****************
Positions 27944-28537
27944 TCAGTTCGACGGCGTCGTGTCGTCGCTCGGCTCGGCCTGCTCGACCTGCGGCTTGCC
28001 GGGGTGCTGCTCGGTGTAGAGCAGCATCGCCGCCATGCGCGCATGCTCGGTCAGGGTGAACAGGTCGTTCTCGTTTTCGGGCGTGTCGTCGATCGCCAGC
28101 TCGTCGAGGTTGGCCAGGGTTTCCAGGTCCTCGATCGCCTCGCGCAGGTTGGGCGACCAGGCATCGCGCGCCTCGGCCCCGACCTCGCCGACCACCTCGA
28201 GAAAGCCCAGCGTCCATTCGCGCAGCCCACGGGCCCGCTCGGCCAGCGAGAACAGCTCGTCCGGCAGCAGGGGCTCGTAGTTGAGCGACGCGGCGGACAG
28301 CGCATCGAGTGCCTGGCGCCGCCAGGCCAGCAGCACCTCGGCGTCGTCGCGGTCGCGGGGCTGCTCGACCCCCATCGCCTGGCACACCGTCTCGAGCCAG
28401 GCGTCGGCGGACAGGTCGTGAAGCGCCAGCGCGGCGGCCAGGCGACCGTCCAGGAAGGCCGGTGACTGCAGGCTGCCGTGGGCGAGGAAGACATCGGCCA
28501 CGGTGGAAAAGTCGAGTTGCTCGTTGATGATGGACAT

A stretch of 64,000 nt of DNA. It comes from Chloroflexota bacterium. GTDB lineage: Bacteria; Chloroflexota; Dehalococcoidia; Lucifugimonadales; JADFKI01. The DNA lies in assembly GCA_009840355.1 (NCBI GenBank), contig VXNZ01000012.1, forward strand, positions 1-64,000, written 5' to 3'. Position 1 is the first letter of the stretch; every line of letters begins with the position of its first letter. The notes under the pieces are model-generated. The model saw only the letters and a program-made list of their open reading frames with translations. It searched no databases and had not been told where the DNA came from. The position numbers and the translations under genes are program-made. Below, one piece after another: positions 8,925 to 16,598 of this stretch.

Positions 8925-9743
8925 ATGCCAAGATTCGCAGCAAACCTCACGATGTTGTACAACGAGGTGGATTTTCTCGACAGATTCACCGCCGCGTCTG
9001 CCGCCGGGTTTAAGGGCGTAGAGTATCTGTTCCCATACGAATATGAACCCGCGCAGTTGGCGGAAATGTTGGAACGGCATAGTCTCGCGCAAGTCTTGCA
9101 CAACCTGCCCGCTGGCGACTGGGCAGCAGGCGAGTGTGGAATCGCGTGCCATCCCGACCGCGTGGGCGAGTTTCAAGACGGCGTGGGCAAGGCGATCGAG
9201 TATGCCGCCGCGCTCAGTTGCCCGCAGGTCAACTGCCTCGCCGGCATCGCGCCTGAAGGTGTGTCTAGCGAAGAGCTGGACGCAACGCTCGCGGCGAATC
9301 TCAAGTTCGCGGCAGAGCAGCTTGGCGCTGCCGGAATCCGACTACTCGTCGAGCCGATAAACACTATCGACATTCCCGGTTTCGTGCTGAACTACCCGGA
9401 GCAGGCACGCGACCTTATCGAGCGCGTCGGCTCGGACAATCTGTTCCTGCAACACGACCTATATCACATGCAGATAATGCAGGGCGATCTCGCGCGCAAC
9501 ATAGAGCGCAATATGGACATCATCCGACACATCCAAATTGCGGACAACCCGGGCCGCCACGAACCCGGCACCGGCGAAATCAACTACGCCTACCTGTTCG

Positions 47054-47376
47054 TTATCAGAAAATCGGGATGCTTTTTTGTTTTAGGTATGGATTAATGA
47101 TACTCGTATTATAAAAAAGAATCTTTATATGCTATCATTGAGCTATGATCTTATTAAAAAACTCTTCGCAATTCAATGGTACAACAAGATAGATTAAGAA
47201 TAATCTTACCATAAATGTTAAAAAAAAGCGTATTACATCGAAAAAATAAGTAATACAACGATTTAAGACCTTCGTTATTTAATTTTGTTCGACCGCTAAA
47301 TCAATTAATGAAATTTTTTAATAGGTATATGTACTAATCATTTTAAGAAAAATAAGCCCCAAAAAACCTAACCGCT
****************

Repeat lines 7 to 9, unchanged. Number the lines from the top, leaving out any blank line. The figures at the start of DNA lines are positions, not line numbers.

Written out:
28401 GCGTCGGCGGACAGGTCGTGAAGCGCCAGCGCGGCGGCCAGGCGACCGTCCAGGAAGGCCGGTGACTGCAGGCTGCCGTGGGCGAGGAAGACATCGGCCA
28501 CGGTGGAAAAGTCGAGTTGCTCGTTGATGATGGACAT

A stretch of 64,000 nt of DNA. It comes from Chloroflexota bacterium. GTDB lineage: Bacteria; Chloroflexota; Dehalococcoidia; Lucifugimonadales; JADFKI01. The DNA lies in assembly GCA_009840355.1 (NCBI GenBank), contig VXNZ01000012.1, forward strand, positions 1-64,000, written 5' to 3'. Position 1 is the first letter of the stretch; every line of letters begins with the position of its first letter. The notes under the pieces are model-generated. The model saw only the letters and a program-made list of their open reading frames with translations. It searched no databases and had not been told where the DNA came from. The position numbers and the translations under genes are program-made. Below, one piece after another: positions 8,925 to 16,598 of this stretch.